ECHR rules not to revise its judgement on Beslan hostage taking caseWorld September 19, 19:18
Trump vows to 'totally destroy North Korea' if threatenedWorld September 19, 17:50
Russian top brass calls on US to not hamper Damascus’ fight against terrorismMilitary & Defense September 19, 17:49
Zapad-2017 exercise puts Russian army’s "nervous system" to testMilitary & Defense September 19, 17:33
Ukrainian conflict led to spike in hate speech, Russophobia — Council of EuropeWorld September 19, 17:00
Russian regions contribute scores of natural stones for memorial to Gulag victimsSociety & Culture September 19, 16:45
Warsaw police hunting vandals who desecrated Soviet military cemeteryWorld September 19, 16:39
Donbass truce first step towards lifting anti-Russian sanctions — German top diplomatWorld September 19, 16:36
Moscow court arrests man suspected of stabbing hiker to deathSociety & Culture September 19, 16:34
MOSCOW, July 25. /TASS/. The crisis around Qatar may trigger a war if no efforts are taken to settle it in line with the principles of international law, Qatari Ambassador to Russia, Fahad bin Mohammed Al-Attiyah, said in an interview with the Ekho Moskvy radio station on Tuesday.
"I don’t think so, but everything is possible," he said when asked if an armed confrontation between the countries involved in the Gulf crisis was possible.
The Qatari diplomat stressed his country insists that the crisis be settled by peaceful means, relying on countries that guarantee peace and that are guided by the United Nations principles. "We see that the boycotting countries have taken ungrounded steps against us. These are unwise and illogical steps that threaten peace in the entire world and can create turmoil unless peace guarantor countries step in to help resolve the conflict and defend the United Nations ideals," he said.
Earlier in the day, Al-Attiyah said Qatar sees Russia’s role in sorting out Doha’s crisis with Arab states could lie in its support for Kuwait’s mediation efforts. "Russia’s support for Kuwait’s mediation is extremely crucial," he said at a news conference, replying to a question on whether Qatar was planning to ask Moscow to mediate in settling the crisis with Arab states.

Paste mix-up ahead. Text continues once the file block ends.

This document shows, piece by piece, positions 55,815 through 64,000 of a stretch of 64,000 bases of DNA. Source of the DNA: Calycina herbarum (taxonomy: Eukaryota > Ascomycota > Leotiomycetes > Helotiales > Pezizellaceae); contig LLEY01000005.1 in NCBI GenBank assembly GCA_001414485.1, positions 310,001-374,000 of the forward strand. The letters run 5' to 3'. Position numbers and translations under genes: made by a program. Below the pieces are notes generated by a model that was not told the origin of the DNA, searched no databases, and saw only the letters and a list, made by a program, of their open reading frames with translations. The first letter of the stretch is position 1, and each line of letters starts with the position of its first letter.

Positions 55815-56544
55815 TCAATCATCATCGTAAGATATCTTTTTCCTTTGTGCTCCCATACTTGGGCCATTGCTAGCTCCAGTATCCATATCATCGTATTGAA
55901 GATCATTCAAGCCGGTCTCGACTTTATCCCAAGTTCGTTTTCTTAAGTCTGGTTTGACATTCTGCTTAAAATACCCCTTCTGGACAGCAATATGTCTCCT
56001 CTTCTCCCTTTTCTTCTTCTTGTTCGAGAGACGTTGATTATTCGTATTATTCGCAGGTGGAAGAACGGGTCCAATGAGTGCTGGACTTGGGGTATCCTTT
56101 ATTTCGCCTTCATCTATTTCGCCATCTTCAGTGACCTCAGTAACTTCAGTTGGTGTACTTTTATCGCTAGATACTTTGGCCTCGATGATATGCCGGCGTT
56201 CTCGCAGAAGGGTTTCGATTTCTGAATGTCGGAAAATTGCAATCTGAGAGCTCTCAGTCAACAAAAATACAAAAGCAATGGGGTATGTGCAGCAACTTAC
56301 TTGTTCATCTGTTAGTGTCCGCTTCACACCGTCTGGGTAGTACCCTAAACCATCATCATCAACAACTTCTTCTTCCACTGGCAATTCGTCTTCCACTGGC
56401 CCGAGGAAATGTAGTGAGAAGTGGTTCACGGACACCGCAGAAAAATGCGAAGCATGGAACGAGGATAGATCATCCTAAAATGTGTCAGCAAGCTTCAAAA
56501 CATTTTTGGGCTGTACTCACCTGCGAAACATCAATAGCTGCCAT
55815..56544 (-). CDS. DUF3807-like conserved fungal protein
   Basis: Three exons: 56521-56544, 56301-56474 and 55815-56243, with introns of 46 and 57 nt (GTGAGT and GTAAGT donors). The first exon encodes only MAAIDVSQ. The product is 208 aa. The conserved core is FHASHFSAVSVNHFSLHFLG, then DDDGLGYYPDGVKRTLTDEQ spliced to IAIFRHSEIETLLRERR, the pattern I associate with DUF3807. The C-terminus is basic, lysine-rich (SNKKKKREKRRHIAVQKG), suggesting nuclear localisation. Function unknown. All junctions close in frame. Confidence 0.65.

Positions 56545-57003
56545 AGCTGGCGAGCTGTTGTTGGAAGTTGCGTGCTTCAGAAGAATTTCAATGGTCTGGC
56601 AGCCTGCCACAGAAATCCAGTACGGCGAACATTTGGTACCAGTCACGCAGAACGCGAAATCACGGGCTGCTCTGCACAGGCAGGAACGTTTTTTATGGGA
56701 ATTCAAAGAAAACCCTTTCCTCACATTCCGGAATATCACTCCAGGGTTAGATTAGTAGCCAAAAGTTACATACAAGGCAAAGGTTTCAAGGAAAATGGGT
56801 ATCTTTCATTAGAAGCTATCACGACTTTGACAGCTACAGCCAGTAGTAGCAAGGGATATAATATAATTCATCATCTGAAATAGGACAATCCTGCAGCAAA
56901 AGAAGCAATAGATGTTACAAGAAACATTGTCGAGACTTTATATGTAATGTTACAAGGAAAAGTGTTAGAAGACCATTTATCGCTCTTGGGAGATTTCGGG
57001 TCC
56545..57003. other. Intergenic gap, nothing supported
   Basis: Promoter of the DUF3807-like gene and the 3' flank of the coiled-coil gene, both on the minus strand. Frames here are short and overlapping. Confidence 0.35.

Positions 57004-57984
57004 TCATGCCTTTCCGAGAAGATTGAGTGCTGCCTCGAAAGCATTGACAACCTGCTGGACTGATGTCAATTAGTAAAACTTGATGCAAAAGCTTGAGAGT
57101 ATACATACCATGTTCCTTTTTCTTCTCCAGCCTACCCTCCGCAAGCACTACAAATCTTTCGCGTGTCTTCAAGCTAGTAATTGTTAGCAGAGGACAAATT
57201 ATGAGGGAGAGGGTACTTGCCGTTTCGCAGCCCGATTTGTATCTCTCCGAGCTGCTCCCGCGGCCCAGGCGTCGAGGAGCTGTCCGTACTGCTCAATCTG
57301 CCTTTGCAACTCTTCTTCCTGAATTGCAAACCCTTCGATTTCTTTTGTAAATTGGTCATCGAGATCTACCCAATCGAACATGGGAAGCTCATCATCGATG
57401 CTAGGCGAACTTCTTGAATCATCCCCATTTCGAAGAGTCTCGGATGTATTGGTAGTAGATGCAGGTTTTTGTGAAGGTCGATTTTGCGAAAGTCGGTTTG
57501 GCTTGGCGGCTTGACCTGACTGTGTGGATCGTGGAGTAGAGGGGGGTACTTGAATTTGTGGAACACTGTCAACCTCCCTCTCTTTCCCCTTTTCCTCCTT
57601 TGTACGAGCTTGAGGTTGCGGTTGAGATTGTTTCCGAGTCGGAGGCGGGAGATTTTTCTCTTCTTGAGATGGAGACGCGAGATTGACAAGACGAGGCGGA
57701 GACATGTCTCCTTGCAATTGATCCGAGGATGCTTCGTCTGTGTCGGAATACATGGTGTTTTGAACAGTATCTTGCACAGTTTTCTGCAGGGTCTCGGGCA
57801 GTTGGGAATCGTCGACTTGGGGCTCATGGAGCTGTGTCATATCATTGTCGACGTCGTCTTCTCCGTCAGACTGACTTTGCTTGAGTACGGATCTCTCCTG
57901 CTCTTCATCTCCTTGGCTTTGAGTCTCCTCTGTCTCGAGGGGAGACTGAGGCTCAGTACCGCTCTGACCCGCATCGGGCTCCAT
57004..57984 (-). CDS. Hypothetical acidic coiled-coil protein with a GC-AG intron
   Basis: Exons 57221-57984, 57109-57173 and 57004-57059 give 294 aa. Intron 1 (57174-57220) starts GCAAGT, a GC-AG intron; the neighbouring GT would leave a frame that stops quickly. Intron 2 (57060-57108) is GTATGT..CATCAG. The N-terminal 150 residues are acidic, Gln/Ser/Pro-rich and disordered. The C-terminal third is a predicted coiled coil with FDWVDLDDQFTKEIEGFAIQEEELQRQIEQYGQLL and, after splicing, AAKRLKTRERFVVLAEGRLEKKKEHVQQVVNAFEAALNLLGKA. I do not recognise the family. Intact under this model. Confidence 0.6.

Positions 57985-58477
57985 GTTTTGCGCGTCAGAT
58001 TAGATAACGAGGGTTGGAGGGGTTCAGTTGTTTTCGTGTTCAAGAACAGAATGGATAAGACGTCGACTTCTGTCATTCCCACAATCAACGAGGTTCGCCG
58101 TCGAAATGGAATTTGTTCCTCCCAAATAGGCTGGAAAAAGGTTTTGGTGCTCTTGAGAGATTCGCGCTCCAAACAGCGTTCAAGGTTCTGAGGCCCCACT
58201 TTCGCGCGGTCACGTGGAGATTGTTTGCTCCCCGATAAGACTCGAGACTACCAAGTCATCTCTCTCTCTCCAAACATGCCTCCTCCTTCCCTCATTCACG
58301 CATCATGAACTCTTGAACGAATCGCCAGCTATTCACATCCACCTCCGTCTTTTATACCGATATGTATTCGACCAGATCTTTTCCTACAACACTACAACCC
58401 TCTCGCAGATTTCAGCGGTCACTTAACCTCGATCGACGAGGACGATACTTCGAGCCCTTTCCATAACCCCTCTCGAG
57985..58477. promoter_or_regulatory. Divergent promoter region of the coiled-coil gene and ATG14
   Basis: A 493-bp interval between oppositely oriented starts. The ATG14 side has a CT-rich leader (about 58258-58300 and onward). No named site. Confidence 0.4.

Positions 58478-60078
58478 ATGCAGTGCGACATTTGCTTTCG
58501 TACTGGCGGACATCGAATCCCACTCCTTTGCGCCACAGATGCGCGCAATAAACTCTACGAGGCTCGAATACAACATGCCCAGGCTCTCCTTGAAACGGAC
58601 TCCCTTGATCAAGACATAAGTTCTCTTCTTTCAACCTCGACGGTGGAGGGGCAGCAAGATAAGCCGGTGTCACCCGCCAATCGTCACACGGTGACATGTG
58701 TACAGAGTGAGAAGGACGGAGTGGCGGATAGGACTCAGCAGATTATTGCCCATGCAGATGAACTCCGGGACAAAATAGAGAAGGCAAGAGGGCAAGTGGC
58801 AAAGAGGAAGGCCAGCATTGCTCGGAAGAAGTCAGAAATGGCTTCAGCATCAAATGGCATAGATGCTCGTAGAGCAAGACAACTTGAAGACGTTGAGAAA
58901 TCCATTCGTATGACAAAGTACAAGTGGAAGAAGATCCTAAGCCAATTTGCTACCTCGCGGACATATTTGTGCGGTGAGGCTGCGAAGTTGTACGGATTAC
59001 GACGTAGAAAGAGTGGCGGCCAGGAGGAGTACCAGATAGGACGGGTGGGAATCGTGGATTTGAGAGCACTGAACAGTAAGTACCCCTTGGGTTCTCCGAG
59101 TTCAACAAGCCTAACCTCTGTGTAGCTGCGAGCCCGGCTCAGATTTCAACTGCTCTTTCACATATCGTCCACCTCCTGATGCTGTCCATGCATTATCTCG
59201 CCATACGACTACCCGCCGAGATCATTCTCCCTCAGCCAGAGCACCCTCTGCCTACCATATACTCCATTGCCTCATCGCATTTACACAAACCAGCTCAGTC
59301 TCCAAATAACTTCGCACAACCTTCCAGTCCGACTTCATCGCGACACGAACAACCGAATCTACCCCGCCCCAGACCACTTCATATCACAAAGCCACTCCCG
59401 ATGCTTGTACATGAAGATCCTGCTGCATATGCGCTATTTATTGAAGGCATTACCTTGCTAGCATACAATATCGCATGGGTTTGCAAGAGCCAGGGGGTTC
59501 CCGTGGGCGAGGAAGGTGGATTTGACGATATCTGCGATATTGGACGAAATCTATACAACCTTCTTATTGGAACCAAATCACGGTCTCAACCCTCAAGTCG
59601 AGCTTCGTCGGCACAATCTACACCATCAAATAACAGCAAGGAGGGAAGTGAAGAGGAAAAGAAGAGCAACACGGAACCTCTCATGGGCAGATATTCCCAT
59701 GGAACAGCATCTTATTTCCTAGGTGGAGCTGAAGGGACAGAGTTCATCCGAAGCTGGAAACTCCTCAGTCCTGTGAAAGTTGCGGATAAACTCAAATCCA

He also emphasized Russia’s customarily substantial role in the Middle East region.
On June 5, Saudi Arabia, the United Arab Emirates, Bahrain and Egypt accused Qatar of supporting terrorism and meddling in their domestic affairs and said they were severing diplomatic relations with that country. Economic sanctions and a transport blockade followed suit.
The Qatari authorities called the Arab partners' moves highly regrettable and totally groundless.
On June 22, four Arab states advanced 13 demands to Qatar for restoring relations and gave it a 10-day deadline to comply with them.
Qatar’s government said that the demands were unacceptable as they had nothing to do with fighting terrorism but was rather aimed at limiting the country’s sovereignty.
On July 5, the deadline expired, but Doha’s response handed via Kuwait was met with regret by the boycotting nations. They vowed to keep up their political and economic pressure on Qatar until it changes its policy.